Of the many games that grace the floors at Harrah’s Cherokee Casino, poker might be the most universal. From casino floors to living room floors, the World Poker Tournament estimates that nearly 60 million Americans play the game. Even the president plays poker.
And now, any one of those 60 million will have their own chance at the game’s holy grail, the World Series of Poker.
This month, the casino will be hosting its first-ever World Series of Poker event, a 10-day poker extravaganza that culminates in two large tournaments and a 10-player final. The lucky winner of that game will go home not only with winnings, but a coveted slot at the prestigious World Series of Poker main event in Las Vegas. They’ll even be flown to Nevada, courtesy of their winning hand.
Ron Hager, director of table games for the casino, said that in the two years they’ve been offering the game, popularity among patrons has soared.
“They’re always asking, ‘Why don’t you have the big tournaments?’” said Hager. “Then there’s the added appeal of the World Series of Poker. It’s like every poker player’s dream.”
Indeed, that’s the appeal of this event: any player can become a Cinderella story. They just need the skills and, of course, that vital measure of luck that makes a good player a winner.
Although the poker at Harrah’s Cherokee isn’t exactly like the real-deal main event the WSP puts on in Vegas — it’s an electronic set-up, sans live dealers, thanks to some legal agreements the casino has with the state — Hager said that the players aren’t fazed. Some, claims Hager, even purport to like the electronic version better than the real deal. There are fewer errors.
“The players that play it, they all say it’s a heck of a lot better than you ever think it would be. People really like it,” said Hager.
And, he said, that claim is proven by the multitudes who are flocking to Harrah’s tables.
“We started with four tables, went up to seven tables after about two months, and increased to the 10 tables we have now. On weekends and holidays, 10 tables isn’t nearly enough,” said Hager.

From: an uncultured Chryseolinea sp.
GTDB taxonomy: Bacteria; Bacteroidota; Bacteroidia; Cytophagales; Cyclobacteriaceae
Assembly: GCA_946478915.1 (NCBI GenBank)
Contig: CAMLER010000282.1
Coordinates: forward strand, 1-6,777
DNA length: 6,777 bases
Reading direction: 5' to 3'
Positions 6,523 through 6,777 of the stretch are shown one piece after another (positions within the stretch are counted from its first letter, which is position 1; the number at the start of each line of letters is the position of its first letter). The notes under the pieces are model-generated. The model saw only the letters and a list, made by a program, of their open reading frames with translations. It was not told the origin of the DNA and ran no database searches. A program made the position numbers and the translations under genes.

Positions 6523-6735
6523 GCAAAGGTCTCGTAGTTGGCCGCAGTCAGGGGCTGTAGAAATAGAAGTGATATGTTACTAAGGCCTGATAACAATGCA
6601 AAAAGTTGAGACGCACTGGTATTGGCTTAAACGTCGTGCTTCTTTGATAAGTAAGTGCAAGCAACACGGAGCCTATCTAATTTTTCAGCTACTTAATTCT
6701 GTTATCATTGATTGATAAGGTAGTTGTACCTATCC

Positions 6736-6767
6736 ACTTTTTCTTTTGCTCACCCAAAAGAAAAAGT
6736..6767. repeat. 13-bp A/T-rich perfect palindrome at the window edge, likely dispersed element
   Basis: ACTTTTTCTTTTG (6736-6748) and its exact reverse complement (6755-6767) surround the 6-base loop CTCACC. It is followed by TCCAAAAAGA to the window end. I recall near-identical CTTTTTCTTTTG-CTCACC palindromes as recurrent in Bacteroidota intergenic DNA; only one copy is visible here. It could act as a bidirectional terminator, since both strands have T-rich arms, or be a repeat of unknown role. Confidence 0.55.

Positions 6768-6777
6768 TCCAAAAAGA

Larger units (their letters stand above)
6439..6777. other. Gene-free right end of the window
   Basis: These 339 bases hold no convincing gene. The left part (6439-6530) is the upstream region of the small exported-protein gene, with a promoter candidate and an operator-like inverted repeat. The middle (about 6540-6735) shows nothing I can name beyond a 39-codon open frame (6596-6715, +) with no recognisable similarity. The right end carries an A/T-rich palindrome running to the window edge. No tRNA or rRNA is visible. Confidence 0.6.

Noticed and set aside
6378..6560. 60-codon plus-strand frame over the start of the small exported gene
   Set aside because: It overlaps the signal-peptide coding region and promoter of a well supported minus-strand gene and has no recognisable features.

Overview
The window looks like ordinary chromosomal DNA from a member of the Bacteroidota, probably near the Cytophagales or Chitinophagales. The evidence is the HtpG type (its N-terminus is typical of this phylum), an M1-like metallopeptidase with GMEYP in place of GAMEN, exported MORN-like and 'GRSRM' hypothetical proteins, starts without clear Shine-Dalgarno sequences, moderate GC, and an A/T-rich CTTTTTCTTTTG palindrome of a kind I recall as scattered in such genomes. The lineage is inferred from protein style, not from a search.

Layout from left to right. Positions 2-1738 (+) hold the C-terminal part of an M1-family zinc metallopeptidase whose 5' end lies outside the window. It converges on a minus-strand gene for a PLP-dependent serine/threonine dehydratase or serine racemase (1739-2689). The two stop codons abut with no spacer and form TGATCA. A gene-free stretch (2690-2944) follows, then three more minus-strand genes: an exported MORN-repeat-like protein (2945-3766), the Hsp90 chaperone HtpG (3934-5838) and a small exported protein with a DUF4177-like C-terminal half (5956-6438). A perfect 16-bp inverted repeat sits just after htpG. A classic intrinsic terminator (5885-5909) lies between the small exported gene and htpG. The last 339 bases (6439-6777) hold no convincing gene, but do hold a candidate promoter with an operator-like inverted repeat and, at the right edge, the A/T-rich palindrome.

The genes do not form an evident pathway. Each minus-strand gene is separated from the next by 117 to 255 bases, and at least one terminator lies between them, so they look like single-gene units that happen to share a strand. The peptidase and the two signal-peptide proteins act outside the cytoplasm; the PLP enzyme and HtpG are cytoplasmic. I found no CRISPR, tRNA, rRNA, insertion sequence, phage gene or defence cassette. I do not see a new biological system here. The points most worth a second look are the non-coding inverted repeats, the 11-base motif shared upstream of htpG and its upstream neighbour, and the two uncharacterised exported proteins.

In recent years, the game has seen a surge in popularity, thanks to events like the World Series of Poker and other televised matchups that bring the quiet drama of poker out of smoky back rooms and casinos and into America’s living rooms.
The game has the hushed, measured qualities of golf — patience, shrewdness, strategic calculations and a certain amount of bravado and luck are what make winners. But poker, unlike golf, offers everyday players the same shot at glory as the big-name players, no preternatural athletic prowess required.
As Hager said, it’s every poker player’s dream, and as the game gains a following, it gains a lot more hopefuls, too.
The World Series of Poker started in 1971. The headliner that year — the $10,000 Texas Hold-‘em tournament that’s become the star-studded spectacle of the poker world — had six participants. The numbers languished around the lower end of the size spectrum until 2003, when the event hosted 839 players. That was the year Chris Moneymaker won. He was a 27-year-old comptroller/restaurant worker who won the big pot by qualifying through an online poker site. He was young and fairly portly. He wore baseball caps. He was everyman. And he walked away with $2.5 million.
And that’s also when poker’s star began to ascend.
By 2006, the WSP had more than 8,000 hopefuls playing hands, an increase of more than 1,000 percent in just three years.
Last year, the tournament was down slightly to around 7,000 players, but interest in the game is clearly still blooming, even with the federal indictment handed down earlier this month against the three largest online poker sites on the Internet.
Moneymaker was proof that poker, unlike many other sports, doesn’t need extensive training from childhood, wealthy parents, the right build or the right coaches. It just needs the right hand in the right hands.
Moneymaker is set to appear at the Harrah’s event, which will, in itself, be a draw. Since his watershed win in 2003, he’s played in a plethora of tournaments, but he’s also parlayed his unique rise to stardom into a business opportunity with appearances at poker events worldwide.
Hager and his team are hoping that Moneymaker, and the ethos he represents, will bring in players to their event that might not otherwise frequent the tables. Though their pre-registration isn’t high, Hager said that’s normal and not something they’re particularly worried about.
“Amazingly enough, 60 percent of the people that register for a tournament do it in the last 30 minutes before the tournament starts,” said Hager.
So if you’re still honing your online skills getting ready for the big day, you’ve still got time. And if watching is more your speed than playing, there will be large screens and special coverage set up inside the casino for spectators.
And who knows? You might just be watching another Moneymaker in the making.
The schedule throughout the 10 days of WSOP includes live action tournaments and events for poker players of all types. Highlights include:
• Friday, May 6- May 8 — $550 buy-in multi-day tournament and final on Sunday, May 8
• Monday, May 9 — Omaha PL Hi/Lo $120 tournament
• Wednesday, May 11— $225 Carnival PokerPro Challenge Cruise Event
• Thursday, May 12 — $60 No Limit Turbo Hold’em event
• Friday, May 13-Sunday, May 15 — $1,075 buy-in tournament, winner receiving $10,000 seat at the 2011 WSOP in Las Vegas and a cash prize.